EU member states will be able to pool their HTA resources and expertise. JCAs are, generally, expected to be timely scientific reports that EU member states will give due consideration to in their national HTA processes. It is also thought that they will be of increased quality. The HTA Regulation will therefore support EU member states in taking more evidence-based and timely decisions on patient access to new medicines and medical devices. Additionally, the HTA Regulation intends to reduce inequality within the European Union. EU member states that are not yet up to date with the latest medical standards will receive access to them more quickly.

The developers gain more clarity and predictability concerning the clinical evidence requirements for HTA. Additionally, they benefit from efficiency gains when submitting clinical evidence, as there will be only a single EU-level submission file for JCAs. The challenge in the past was to set up clinical trials that were accepted globally (or at least on a European level) by different regulatory authorities and also meet national specifics. Developers hope for and expect relief and the ability to save resources by eliminating the need for multiple assessments.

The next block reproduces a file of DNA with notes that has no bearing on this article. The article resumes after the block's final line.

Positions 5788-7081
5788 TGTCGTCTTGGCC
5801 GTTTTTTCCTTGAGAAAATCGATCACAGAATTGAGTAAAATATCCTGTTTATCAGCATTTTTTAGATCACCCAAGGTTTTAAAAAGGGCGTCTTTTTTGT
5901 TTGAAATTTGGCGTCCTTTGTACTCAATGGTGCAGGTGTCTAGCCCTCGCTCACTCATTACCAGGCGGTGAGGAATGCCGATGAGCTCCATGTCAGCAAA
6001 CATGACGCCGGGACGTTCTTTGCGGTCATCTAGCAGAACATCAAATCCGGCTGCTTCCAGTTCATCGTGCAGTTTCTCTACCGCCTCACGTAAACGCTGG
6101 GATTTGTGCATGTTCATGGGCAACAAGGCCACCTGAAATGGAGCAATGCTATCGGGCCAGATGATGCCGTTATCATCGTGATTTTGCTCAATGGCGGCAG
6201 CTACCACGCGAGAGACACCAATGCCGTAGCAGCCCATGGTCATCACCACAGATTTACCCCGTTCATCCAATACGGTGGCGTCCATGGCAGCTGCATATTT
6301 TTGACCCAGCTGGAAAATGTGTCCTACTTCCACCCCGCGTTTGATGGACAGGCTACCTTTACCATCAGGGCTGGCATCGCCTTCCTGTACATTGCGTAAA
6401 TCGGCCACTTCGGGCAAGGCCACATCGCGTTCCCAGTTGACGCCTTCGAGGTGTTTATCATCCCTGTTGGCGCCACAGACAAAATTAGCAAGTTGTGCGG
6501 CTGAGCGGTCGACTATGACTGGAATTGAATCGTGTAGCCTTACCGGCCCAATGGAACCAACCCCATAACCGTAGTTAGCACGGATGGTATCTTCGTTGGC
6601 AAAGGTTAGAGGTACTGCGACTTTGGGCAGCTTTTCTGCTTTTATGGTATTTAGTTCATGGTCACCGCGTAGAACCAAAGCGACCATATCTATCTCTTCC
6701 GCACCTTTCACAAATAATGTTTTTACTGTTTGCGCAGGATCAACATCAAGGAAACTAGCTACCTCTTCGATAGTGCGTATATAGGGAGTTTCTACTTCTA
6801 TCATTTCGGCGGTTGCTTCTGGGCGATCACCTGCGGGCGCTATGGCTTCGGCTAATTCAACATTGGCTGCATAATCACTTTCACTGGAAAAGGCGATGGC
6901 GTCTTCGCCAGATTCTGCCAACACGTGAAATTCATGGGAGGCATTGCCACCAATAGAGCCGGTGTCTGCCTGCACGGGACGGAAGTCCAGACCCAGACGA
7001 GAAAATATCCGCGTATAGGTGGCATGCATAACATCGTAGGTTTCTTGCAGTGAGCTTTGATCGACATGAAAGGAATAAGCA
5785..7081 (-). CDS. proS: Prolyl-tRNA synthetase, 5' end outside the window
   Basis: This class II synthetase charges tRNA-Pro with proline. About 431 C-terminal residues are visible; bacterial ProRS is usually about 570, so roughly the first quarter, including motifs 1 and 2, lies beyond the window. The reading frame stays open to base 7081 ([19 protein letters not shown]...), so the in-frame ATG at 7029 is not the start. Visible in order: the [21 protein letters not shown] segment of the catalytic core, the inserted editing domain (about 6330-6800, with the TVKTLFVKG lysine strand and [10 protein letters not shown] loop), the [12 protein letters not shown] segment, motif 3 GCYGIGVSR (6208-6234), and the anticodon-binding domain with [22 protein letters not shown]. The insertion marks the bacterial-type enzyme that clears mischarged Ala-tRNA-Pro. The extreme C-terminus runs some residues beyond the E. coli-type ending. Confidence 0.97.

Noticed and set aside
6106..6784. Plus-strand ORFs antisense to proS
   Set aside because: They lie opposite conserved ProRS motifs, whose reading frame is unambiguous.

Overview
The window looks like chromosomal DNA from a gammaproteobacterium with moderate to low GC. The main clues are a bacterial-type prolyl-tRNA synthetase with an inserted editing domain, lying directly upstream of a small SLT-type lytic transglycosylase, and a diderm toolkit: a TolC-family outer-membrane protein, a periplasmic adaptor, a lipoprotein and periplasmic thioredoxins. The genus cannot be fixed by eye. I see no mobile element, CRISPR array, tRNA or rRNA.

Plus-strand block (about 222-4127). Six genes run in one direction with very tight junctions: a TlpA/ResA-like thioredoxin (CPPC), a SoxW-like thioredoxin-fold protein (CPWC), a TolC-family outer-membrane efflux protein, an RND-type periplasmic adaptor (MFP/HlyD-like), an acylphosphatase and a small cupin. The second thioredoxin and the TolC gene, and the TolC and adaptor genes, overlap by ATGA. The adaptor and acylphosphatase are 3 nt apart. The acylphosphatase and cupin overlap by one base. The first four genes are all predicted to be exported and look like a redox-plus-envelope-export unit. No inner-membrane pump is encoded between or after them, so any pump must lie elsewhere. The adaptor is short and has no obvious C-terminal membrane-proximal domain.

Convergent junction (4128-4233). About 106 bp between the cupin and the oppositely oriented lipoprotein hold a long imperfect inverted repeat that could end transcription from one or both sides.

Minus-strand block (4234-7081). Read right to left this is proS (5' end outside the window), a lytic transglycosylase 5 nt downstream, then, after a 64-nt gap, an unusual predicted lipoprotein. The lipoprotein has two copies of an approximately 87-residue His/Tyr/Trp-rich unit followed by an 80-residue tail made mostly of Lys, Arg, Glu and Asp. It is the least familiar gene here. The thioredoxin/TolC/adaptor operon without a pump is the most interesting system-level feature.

Involved parties

The core element of the HTA process is the JCA. Therefore, the coordination group and its subgroups are considered the decisive factor in the HTA Regulation being successful. Further, a stakeholder network and, of course, the developers are involved in the assessment process.

The JCA is based on dossiers requested from the respective developer. Prerequisites of the dossiers are set out in Annex I and Annex II. JCAs are performed initially by an assessor with the assistance of a co-assessor pursuant to article 11(1). Members of the designated subgroup of the coordination group provide their comments on the assessor's draft reports pursuant to article 11(3). Pursuant to article 11(4), the subgroup ensures that patients, clinical experts and other relevant experts are involved in the assessment process by being given the opportunity to provide input on the assessor's draft reports. The developer may subsequently have the opportunity to address technical or factual inaccuracies according to article 11(5) before the report is forwarded to the coordination group.